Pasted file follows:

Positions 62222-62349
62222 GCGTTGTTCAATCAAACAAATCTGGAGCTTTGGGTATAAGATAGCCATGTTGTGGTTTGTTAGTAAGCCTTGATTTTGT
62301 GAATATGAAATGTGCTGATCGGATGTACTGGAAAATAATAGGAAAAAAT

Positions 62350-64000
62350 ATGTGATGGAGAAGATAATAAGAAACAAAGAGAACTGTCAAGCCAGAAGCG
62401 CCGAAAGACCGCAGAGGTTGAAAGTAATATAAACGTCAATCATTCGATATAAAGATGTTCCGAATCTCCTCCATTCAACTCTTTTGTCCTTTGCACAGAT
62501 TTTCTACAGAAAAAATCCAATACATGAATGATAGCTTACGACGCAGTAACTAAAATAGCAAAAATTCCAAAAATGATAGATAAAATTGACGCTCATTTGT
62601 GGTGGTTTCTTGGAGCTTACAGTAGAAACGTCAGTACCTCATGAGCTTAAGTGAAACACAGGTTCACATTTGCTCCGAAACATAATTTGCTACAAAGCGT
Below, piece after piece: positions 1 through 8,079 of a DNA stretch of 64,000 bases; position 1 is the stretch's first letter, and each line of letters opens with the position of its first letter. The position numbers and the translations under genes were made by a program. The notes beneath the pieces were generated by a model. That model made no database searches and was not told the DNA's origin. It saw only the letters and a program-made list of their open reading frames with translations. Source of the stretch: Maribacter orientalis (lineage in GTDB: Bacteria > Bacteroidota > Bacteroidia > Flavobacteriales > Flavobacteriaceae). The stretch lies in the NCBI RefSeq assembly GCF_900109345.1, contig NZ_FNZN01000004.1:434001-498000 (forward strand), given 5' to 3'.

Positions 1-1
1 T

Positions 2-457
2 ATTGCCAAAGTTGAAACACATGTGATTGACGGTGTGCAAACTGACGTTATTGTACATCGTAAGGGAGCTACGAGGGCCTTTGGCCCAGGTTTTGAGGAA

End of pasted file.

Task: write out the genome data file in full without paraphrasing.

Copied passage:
Positions 62222-62349
62222 GCGTTGTTCAATCAAACAAATCTGGAGCTTTGGGTATAAGATAGCCATGTTGTGGTTTGTTAGTAAGCCTTGATTTTGT
62301 GAATATGAAATGTGCTGATCGGATGTACTGGAAAATAATAGGAAAAAAT

Positions 62350-64000
62350 ATGTGATGGAGAAGATAATAAGAAACAAAGAGAACTGTCAAGCCAGAAGCG
62401 CCGAAAGACCGCAGAGGTTGAAAGTAATATAAACGTCAATCATTCGATATAAAGATGTTCCGAATCTCCTCCATTCAACTCTTTTGTCCTTTGCACAGAT
62501 TTTCTACAGAAAAAATCCAATACATGAATGATAGCTTACGACGCAGTAACTAAAATAGCAAAAATTCCAAAAATGATAGATAAAATTGACGCTCATTTGT
62601 GGTGGTTTCTTGGAGCTTACAGTAGAAACGTCAGTACCTCATGAGCTTAAGTGAAACACAGGTTCACATTTGCTCCGAAACATAATTTGCTACAAAGCGT
Below, piece after piece: positions 1 through 8,079 of a DNA stretch of 64,000 bases; position 1 is the stretch's first letter, and each line of letters opens with the position of its first letter. The position numbers and the translations under genes were made by a program. The notes beneath the pieces were generated by a model. That model made no database searches and was not told the DNA's origin. It saw only the letters and a program-made list of their open reading frames with translations. Source of the stretch: Maribacter orientalis (lineage in GTDB: Bacteria > Bacteroidota > Bacteroidia > Flavobacteriales > Flavobacteriaceae). The stretch lies in the NCBI RefSeq assembly GCF_900109345.1, contig NZ_FNZN01000004.1:434001-498000 (forward strand), given 5' to 3'.

Positions 1-1
1 T

Positions 2-457
2 ATTGCCAAAGTTGAAACACATGTGATTGACGGTGTGCAAACTGACGTTATTGTACATCGTAAGGGAGCTACGAGGGCCTTTGGCCCAGGTTTTGAGGAA